RedHotAnt closes down unmetered service

RedHotAnt crawls away with no prospect of a customer refund in sight

Internet service provider RedHotAnt joins the rollcall of unmetered casualties Tuesday as it closes down its much vaunted service.

A statement on RedHotAnt's Web site signed "The Management" blames the "recent fallout in the technology sector" for its decision. It claims it searched for a buyer but that "no company has been interested in taking on the liabilities associated with RedHotAnt".

At the beginning of January RedHotAnt admitted it would not be taking on any new subscribers for its unmetered service but claimed existing users could continue using it. At the time the ISP blamed confusion over Friaco -- the wholesale unmetered package from BT -- for the decision.

Friaco is hoped to be in place across the country by the spring and will allow ISPs to offer cost-effective unmetered services. Smaller ISPs argue it is only suitable for larger providers.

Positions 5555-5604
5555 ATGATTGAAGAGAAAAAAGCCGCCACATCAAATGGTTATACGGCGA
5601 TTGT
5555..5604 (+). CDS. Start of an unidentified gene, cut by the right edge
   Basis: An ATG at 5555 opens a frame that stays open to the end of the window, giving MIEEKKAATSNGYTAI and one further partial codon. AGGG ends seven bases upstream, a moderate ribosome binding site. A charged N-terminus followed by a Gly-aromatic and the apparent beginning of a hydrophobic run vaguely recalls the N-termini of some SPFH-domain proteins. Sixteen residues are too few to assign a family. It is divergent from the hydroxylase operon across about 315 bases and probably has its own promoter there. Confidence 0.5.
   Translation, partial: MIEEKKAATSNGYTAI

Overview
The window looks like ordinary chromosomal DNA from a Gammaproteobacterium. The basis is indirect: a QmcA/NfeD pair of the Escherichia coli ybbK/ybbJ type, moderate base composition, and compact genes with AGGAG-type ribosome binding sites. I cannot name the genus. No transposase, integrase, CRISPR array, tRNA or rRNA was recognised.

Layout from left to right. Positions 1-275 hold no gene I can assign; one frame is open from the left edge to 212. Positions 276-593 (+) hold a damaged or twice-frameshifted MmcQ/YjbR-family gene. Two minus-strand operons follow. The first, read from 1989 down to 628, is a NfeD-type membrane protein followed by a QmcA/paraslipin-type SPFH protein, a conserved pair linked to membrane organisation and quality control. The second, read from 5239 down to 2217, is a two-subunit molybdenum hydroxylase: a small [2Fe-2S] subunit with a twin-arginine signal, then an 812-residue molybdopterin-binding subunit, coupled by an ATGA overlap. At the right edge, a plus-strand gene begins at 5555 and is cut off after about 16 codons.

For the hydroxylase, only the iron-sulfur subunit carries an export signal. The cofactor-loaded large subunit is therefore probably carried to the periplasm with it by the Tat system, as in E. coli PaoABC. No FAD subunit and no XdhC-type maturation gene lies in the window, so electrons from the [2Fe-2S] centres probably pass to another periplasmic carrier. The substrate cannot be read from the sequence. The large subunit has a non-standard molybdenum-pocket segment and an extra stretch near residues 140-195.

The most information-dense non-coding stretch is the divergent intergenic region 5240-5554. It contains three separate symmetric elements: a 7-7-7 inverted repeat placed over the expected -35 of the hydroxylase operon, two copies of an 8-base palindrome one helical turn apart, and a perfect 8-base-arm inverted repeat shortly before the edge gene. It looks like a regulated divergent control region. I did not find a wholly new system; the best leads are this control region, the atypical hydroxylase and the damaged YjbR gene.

For consumers, the cancellation of unmetered services is becoming as familiar as logging on, but for many there is still anger over the way the services have been terminated. RedHotAnt makes it clear in its statement that it is "not in a financial position to consider the question of refunds or compensation". In fact, very few ISPs are offering any form of compensation for lost service with most users being given less than 24 hours notice that a service is closing.

One ex-user of disbanded ISP IGClick is currently being threatened with legal action for publishing the home address of one of its directors. He claims he was forced to act as contact phone numbers for failed ISPs are virtually impossible to get hold of.

The Consumers Association has plenty of sympathy for frustrated unmetered customers and urges them to go through terms and conditions with a fine toothcomb before signing up.

"If something appears to be too good to be true, then it usually is," says a spokesman.

He urges users to also make a hard copy of any contract they sign with ISPs or other online merchants. "We have heard cases of terms and conditions being altered on Web sites. 'Buyer beware' is a saying that holds true here," he says.

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